While agricultural practices are known to compromise the quality of drinking water sources, farmers are reluctant to update their practices. Based on an understanding of farmers’ legitimate fears, FAirWAY introduced measures to better support a step change.
As sources of nitrogen for crops, fertilisers and manures can leach into soil, polluting groundwater and surface water. While pesticides, used to protect crops from pests and disease, pollute surface water. “More precise use of these products would be more efficient, but requires specialist knowledge and tools, alongside continuous monitoring through soil and plant testing. While farmers understandably fear these changes will be difficult and expensive, we showed them that they needn’t be,” Gerard Velthof, project coordinator of the EU-supported FAirWAY project, explains
FAirWAY was structured around 13 case studies – ‘living labs’ – across 11 countries. Some were dedicated to a single issue, such as pesticide problems, while others combined issues. The case studies also represented the range of dominant farming types such as: arable, intensive pig farming and dairy. The size of the case studies also varied, ranging from a small water supply on the island of Tunø in Denmark, to larger areas such as La Voulzie, an important source of drinking water for Paris. Each case study had a dedicated online platform assigned, for participants to exchange knowledge, amongst and between groups of practitioners.
Some platforms pre-existed, others were built by FAirWAY. “While these helped create a common understanding of complex issues and were useful for developing joint strategies, they were of limited use for specific farming scenarios,” says Velthof. So the project developed its own decision support tools as a more practical means to support nutrients and pesticides farming best practices. “While many farm management tools are available, only a few explicitly consider impact on water quality, so we recommend more investment in these,” adds Velthof.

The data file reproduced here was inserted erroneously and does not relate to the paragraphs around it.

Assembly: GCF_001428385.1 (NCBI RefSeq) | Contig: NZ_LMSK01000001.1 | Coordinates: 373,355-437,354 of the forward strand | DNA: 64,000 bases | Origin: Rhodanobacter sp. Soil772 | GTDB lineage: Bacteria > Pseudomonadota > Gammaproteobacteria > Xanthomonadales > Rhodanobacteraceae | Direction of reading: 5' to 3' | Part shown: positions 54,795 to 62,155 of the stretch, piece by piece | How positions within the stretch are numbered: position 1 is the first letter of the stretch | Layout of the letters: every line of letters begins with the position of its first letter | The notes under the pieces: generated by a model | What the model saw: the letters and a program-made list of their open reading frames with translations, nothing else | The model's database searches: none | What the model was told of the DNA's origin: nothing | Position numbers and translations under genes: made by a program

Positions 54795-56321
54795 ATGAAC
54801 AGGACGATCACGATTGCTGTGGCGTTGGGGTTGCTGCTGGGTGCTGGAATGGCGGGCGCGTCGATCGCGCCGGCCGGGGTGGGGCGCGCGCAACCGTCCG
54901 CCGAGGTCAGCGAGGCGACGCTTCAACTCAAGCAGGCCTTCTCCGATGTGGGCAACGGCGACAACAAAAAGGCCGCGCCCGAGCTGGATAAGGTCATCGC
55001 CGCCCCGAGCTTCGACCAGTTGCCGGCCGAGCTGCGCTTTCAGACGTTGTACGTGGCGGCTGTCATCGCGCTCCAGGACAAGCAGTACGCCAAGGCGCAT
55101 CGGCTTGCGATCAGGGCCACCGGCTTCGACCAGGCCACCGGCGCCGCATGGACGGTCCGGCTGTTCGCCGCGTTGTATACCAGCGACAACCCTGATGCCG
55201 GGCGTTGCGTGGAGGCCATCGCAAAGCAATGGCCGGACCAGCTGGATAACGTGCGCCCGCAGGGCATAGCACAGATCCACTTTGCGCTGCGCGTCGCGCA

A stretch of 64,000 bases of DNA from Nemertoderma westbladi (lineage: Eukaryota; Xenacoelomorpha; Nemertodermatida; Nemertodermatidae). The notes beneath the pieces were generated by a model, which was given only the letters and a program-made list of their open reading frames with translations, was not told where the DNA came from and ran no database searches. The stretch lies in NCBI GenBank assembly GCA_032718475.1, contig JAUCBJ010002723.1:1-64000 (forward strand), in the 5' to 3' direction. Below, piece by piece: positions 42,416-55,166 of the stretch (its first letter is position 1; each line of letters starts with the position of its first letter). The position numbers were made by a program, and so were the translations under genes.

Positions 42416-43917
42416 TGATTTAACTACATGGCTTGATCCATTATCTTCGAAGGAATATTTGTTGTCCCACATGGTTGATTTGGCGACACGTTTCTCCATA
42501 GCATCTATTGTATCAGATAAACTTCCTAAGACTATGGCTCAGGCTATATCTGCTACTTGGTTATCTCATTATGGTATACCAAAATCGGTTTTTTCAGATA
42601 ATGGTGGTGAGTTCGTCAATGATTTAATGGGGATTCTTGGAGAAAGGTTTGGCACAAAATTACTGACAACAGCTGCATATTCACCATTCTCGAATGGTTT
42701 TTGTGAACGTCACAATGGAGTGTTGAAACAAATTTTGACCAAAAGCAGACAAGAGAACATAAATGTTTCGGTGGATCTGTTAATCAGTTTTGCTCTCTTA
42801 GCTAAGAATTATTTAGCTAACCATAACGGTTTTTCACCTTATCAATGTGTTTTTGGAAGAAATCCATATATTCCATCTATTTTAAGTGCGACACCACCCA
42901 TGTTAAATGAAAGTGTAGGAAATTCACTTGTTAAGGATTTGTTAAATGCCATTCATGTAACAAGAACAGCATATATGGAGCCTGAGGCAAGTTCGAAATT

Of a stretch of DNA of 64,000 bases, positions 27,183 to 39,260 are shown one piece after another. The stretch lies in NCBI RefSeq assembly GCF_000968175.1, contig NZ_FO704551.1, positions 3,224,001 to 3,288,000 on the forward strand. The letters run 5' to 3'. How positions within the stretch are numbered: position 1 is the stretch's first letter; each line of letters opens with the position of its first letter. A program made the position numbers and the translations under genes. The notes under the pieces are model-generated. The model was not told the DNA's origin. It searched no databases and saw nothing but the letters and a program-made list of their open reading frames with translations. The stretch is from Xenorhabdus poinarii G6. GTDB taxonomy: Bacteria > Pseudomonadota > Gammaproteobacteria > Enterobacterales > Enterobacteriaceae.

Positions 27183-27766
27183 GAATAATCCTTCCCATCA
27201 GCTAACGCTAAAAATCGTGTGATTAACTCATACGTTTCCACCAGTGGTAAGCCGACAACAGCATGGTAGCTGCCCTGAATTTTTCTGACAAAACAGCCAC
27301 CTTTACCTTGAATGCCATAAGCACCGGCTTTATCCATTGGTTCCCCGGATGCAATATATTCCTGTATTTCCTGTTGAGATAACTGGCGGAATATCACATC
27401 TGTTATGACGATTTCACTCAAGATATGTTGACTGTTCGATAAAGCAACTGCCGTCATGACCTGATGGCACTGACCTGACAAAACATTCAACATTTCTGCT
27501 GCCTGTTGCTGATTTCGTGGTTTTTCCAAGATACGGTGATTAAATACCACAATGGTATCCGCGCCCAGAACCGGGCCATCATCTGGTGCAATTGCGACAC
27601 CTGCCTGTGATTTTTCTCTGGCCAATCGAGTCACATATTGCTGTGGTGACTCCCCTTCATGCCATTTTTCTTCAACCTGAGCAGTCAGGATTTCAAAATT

The project found that adapting nitrogen fertilisation to the needs of each crop and the use of catch crops to stop nitrogen being flushed away, were promising measures to reduce nitrate leaching into groundwater and gaseous nitrogen emissions into the atmosphere. Indeed, using the MITERRA-EUROPE model, they calculated that nitrogen leaching and run-off could be reduced by over 20 % in many EU areas by adopting these techniques.
When it comes to reducing pesticide pollution of drinking water, the project proposes not only a decrease in the use of pesticides, but also using less, more often, as well as the selection of less harmful products. When developing indicators, to investigate the scale of the problem and to set baselines, the team’s work highlighted the importance of accounting for lag time between nitrogen leaching from the fields, to its impact on quality in aquifers.
Another challenge farmers face is the range of EU directives, each with a different focus such as nitrates, pesticides and drinking water, and the Water Framework Directive. “These make precision agriculture governance at best complex and at worst confusing, so there needs to be more effort put into streamlining policies,” says Velthof.
Looking further afield
To ensure the project’s work stays publicly available, the FAirWAY website and Information System will be maintained for the next 3 years by Wageningen Research and MEDES respectively. The project’s data is available in an open data repository, and access to the decision support tools remains. The FAirWAY consortium has submitted a proposal for an EIP AGRI Focus Group, to continue the collaboration of the project’s stakeholder network, likely to be augmented by an EU-wide platform. “This group will provide scientific support to regulators and practitioners, ensuring clear links between policies and the agricultural actions needed to achieve their goals,” concludes Velthof.